Following May Day evening’s anti-capitalist march and its rapid devolution into a reported frenetic crazed mess of excessive SPD flash bangs, pepper spray, and some trashcan flipping anarchists, Saturday brought two #Blacklivesmatter protests, demonstrations which received significantly less media coverage than their Friday counterparts. The actions were a show of solidarity with the civil unrest that has rocked Baltimore, originally sparked by the police killing of Freddie Grey. The day’s marches remained peaceful, with no property damage, arrests, or other altercations occurring. Below are photos that were taken at Saturday’s rallies, and look through my tweets for in-the-moment coverage. Also peep some of my shots in today’s Morning Fizz on Publicola.
This overdue post brings you a smattering of recent projects that I’ve produced or worked on in some capacity over the past three weeks:
My photography was published alongside several nimby stories in the January 14th issue of Real Change News: one on the ACLU condemned attempt by the City of Burien to criminalize poor hygiene, and the other regarding Ballard residents squawking at the prospect of having low-income or homeless people frequenting a under construction urban rest stop in the area. Both articles were written by RCN staff reporter Aaron Burkhalter.
On Saturday, January 10th, #Blacklivesmatter protesters calling for police accountability marched from Martin Luther King Jr. Memorial Park to the King County Youth Detention Center at 12th and Alder in the Central District. The march was organized by an activist group called Women of Color for Systemic Change, and remained entirely peaceful without arrests or other incidents. The march shut down several intersections along Rainier avenue south and elsewhere where protesters discussed broader institutional racism and more specific issues such as gentrification in Seattle and the proposed construction of a new 210 million dollar Youth Detention Center. Many bystanders raised their hands or fists in solidarity with the march. Below are photos taken at the event.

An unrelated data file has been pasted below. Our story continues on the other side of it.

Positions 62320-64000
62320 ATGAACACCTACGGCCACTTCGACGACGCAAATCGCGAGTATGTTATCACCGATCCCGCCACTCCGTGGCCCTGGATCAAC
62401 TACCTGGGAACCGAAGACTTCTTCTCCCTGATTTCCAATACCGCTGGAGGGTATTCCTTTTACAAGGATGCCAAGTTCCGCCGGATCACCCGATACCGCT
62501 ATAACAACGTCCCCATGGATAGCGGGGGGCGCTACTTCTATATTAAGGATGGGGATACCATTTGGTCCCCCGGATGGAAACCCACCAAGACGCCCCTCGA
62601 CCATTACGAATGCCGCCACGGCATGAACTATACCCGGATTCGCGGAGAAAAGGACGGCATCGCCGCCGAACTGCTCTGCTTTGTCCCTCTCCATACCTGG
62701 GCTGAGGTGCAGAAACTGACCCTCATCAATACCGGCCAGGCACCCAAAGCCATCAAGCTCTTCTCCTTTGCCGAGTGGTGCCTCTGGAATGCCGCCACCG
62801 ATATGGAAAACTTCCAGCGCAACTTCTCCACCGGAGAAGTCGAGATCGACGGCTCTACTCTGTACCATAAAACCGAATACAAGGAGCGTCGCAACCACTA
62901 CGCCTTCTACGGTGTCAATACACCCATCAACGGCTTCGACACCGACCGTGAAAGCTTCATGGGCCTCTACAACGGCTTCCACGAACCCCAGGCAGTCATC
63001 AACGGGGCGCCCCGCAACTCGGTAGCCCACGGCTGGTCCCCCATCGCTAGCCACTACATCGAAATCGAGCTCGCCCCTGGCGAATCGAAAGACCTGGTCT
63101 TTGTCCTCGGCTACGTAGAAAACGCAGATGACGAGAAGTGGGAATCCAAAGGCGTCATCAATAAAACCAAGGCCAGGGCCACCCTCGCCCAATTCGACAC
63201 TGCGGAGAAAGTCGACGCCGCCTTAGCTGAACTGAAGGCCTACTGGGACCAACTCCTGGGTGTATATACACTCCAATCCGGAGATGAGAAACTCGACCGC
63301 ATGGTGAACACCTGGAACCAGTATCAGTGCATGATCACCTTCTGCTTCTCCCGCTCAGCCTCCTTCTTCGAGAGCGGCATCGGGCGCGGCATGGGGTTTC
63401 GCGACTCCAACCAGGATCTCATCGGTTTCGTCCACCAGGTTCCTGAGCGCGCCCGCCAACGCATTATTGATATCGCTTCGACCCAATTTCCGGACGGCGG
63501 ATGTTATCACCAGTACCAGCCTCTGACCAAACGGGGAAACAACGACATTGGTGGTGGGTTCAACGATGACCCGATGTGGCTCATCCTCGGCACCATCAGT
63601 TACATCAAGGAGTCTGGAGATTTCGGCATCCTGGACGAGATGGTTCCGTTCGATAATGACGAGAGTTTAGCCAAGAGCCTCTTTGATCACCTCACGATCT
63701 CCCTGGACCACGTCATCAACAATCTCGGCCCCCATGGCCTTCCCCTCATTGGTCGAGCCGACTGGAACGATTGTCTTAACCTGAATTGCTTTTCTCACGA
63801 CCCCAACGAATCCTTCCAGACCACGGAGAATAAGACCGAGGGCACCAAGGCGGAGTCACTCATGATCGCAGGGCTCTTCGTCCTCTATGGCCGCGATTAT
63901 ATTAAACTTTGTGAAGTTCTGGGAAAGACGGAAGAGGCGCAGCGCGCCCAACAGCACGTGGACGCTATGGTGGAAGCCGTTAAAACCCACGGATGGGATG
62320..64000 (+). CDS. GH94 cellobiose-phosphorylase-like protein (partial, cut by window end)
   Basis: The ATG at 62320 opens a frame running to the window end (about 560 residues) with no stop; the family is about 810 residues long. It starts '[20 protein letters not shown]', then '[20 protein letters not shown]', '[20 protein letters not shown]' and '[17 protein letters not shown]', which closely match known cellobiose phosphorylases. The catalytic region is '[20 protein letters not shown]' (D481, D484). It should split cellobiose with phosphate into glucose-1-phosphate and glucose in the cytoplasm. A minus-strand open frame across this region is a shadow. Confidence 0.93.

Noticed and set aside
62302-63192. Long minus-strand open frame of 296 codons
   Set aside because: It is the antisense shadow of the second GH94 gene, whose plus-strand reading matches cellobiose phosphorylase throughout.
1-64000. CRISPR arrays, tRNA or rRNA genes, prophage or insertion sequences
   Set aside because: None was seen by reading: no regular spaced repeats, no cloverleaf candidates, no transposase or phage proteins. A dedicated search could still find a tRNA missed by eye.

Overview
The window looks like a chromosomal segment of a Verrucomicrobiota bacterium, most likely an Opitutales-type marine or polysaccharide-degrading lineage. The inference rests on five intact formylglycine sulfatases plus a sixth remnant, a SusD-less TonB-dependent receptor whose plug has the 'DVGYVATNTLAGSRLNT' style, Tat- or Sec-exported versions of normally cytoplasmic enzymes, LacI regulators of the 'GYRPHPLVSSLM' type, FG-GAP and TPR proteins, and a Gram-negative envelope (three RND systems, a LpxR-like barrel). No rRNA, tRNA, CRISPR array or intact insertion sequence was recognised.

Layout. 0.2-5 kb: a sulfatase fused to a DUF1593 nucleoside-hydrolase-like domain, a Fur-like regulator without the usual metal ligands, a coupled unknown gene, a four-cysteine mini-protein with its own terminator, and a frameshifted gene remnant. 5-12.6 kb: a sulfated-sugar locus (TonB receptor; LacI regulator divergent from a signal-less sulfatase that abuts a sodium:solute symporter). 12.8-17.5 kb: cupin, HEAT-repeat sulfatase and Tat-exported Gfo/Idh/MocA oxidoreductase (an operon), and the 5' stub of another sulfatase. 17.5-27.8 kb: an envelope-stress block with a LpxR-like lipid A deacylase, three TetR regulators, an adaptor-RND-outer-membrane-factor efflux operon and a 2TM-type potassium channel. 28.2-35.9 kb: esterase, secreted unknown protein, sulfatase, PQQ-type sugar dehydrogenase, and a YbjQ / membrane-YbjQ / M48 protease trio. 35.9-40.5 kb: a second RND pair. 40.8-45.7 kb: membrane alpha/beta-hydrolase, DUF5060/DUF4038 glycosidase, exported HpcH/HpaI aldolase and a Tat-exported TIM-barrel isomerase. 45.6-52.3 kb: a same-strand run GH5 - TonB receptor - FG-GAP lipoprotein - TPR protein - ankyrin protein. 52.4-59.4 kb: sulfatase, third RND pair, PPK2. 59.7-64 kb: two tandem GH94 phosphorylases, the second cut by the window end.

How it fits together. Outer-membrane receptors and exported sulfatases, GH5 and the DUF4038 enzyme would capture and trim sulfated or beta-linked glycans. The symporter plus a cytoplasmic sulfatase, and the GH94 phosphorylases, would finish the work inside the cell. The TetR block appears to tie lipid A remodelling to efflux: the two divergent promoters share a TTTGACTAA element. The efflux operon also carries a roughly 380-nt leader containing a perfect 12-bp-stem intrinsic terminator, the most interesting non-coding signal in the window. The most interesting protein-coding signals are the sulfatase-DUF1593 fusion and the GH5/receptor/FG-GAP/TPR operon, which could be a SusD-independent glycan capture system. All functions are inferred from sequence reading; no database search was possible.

On December 6th over 1200 people gathered at Garfield High School to protest the recent Ferguson grand jury ruling not to indict officer Darren Wilson for killing unarmed black male Michael Brown, in addition to the Staten Island grand jury ruling not to indict NYPD officer Daniel Pantaleo, racial profiling, police violence, and institutional racism. The march was organized by University of Washington students and peacefully occupied numerous intersections along 23rd Avenue & Jackson street where individuals of color spoke out against said issues and offered personal experiences in a racialized society. The march ended at Seattle Police Department Headquarters where a silent vigil was held for those lost to police violence and more speeches were given.
Also, read my coverage of the second #Blacklivesmatter march that day which resulted in 7 arrests.
Following the original permitted a #Blacklivesmatter protest that started at Garfield High school and ended with a sit-in outside the Seattle Police Department Headquarters, a breakaway protest formed and headed North through downtown Seattle. The march chanted, dodged SPD bike squads & cars, twice attempted to access the Alaskan Way Viaduct, and conducted a largely peaceful protest. Protesters were apprehended during the course of the march – SPD reported making seven arrests – and use of force was frequently employed via pepper spray, tackle take downs of protesters, shoving, and other forms of aggression. This reporter witnessed no property damage or physical assault of police officers committed by protesters. Below are photos and video taken during this protest.
SPD officers guard off ramp from Alaskan Way viaduct.
“Who is paying you guys to be here?” asks SPD officer guarding Alaskan Way viaduct off ramp. Crowd laughs.